First, turn the ignition key to the ‘RUN' position, engine OFF. Second, press and release the gas pedal 3 times in 5 seconds or less until you see the indicator flash. This means the Change Oil indicator has been reset, and it is now safe to turn off the ignition. To verify if the reset process was successful, go ahead and restart the vehicle.
- Keeping mileage milestones in mind will help you remember maintenance duties.
Here are some numbers that are critical to your vehicle's overall health that you shouldn't forget. Your starter switch should be inspected once a year. Every 25,000 miles, the fuel system and exhaust should be inspected for damage or leaks, and automatic transaxle fluid should be replaced at 100,000 miles, along with spark plugs and timing belt (between 50,000 to 100,000 miles). Transaxle fluid for V6 engines should be changed every 25,000 miles.
- Possible reasons why your car won't start when it's cold out.
If your Saturn Vue fails to start in cold weather, first try cleaning the vehicle's battery terminals and cables. Reinstall the larger "positive" cable, then the smaller "negative" cable. Once this is done, ask your mechanic to do a battery and alternator check.
A sensor checks the coolant temperature and signals the vehicle's computer that a richer gas mixture is needed to start the engine in cold weather. Check if this sensor is functioning and the condition of the coolant. Coolant becomes acidic after three years and will prove destructive to the engine.
Lastly, have a mechanic replace your fuel filter - it may be congested by crud buildup, restricting the flow of fuel to the engine.
Saturn Vue: A Car of its Time
For 25 years, General Motors’ Saturn was known for being very ambitious. Perhaps too ambitious, critics said. However, it has proved during those times that it is, as its marketing line reads, “a different car company.” Independent from its parent company, the Saturn Corporation did its best to rival the success of Japanese brands in the United States. The Saturn Vue was one of those products that boosted the company into prominence. Although it was hailed as one of the company’s endearing products, the financial trouble GM had forced the parent company to halt Saturn production. Still, it is fondly remembered as a compact crossover SUV that dreamed a dream.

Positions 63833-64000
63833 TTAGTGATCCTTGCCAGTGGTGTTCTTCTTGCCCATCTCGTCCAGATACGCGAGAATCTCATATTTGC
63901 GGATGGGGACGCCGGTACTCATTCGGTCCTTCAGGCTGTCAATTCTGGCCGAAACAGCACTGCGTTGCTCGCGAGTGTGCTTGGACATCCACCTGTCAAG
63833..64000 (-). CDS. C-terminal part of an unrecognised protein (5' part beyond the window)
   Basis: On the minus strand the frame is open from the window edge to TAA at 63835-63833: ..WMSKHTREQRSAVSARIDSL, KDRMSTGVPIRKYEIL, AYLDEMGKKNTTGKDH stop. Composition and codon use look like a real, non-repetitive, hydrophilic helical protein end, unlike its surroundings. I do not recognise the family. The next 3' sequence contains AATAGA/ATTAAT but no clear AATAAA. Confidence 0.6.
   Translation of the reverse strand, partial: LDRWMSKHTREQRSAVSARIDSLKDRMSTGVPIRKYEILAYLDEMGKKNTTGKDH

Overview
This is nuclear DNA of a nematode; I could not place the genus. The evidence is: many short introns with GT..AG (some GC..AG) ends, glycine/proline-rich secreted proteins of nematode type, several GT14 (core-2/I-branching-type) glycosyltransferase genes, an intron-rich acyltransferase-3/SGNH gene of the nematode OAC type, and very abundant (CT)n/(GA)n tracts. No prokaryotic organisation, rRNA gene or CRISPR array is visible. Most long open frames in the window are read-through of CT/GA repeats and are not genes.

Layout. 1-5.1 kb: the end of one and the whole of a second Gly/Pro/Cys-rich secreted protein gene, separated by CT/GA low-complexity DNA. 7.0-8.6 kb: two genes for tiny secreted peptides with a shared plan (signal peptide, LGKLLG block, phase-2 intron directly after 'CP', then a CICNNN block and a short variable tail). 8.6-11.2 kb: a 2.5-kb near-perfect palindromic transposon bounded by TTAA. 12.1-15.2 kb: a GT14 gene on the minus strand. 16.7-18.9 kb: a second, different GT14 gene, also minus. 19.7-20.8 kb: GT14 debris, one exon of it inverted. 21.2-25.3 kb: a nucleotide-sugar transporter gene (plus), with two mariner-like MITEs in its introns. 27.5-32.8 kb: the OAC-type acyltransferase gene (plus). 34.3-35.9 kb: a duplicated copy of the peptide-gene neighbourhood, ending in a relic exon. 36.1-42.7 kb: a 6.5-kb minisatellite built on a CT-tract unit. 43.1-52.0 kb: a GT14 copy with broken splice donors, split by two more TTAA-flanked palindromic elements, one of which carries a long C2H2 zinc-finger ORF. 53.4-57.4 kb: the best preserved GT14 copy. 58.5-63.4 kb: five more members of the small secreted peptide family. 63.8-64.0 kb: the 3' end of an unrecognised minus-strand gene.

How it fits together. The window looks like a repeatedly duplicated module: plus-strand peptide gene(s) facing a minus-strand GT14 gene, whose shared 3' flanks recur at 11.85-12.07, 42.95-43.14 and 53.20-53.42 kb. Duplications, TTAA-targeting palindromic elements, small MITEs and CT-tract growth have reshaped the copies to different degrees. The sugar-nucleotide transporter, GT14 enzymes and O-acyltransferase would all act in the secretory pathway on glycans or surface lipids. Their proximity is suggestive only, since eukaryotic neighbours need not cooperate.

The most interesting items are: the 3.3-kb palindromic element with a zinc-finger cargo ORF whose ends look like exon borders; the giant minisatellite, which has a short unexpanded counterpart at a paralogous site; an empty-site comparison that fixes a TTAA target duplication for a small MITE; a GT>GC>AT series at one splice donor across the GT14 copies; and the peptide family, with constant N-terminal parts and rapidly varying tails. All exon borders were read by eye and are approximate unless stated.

2002: Home-grown and Proud
The Saturn Vue was introduced in 2002 as its first compact crossover SUV, positioning itself as a contender among the likes of the Ford Escape, Honda CR-V, and Mazda Tribute. It was the first vehicle to use General Motors’ Theta Platform. The design used a four wheel independent suspension, which makes each wheel move vertically without affecting the other wheels. This made the Saturn Vue as provide a much more comfortable ride with improved handling. It drove smoother on uneven roads due to only the wheel affected each bump would move.
2004: The Red Line
A high-performance version of the Saturn Vue arrived in 2004 under the name, “Red Line.” This iteration had a sportier suspension tuning and a unique power steering calibration. Its The car itself was lowered 1 inch, had 18’ allow wheels, ground-effect bumpers, a chrome exhaust tip, and a leather and suede interior. This gave the Saturn Vue a visually stunning look, as well as a better street performance.
2007: The Green Line
The Saturn Vue went on a more environmental-friendly path when they the company released the “Green Line” Model in 2007. It is a “mild hybrid” system, using GM’s unique BAS Hybrid system. This is defined by having an electric motor connected to the crankshaft and a modified transmission. This is done to assist the vehicle when starting and accelerating. The system also stores braking energy, which helps with its goal of fuel economy. Throughout its run, the Saturn Vue Green Line showcases consistent 20 percent fuel savings.
In 2008, the second generation of the Saturn Vue was derived from badge engineering the Opel Antara, in order to accommodate cater to the American market. The “Red Line” and “Green Line” trims are kept. Unfortunately, General Motors went through a financial crisis and as a result, the Saturn line of cars were was stopped. Even so, it had a good run being one of the most affordable car companies in America, and the Saturn Vue is proof of that.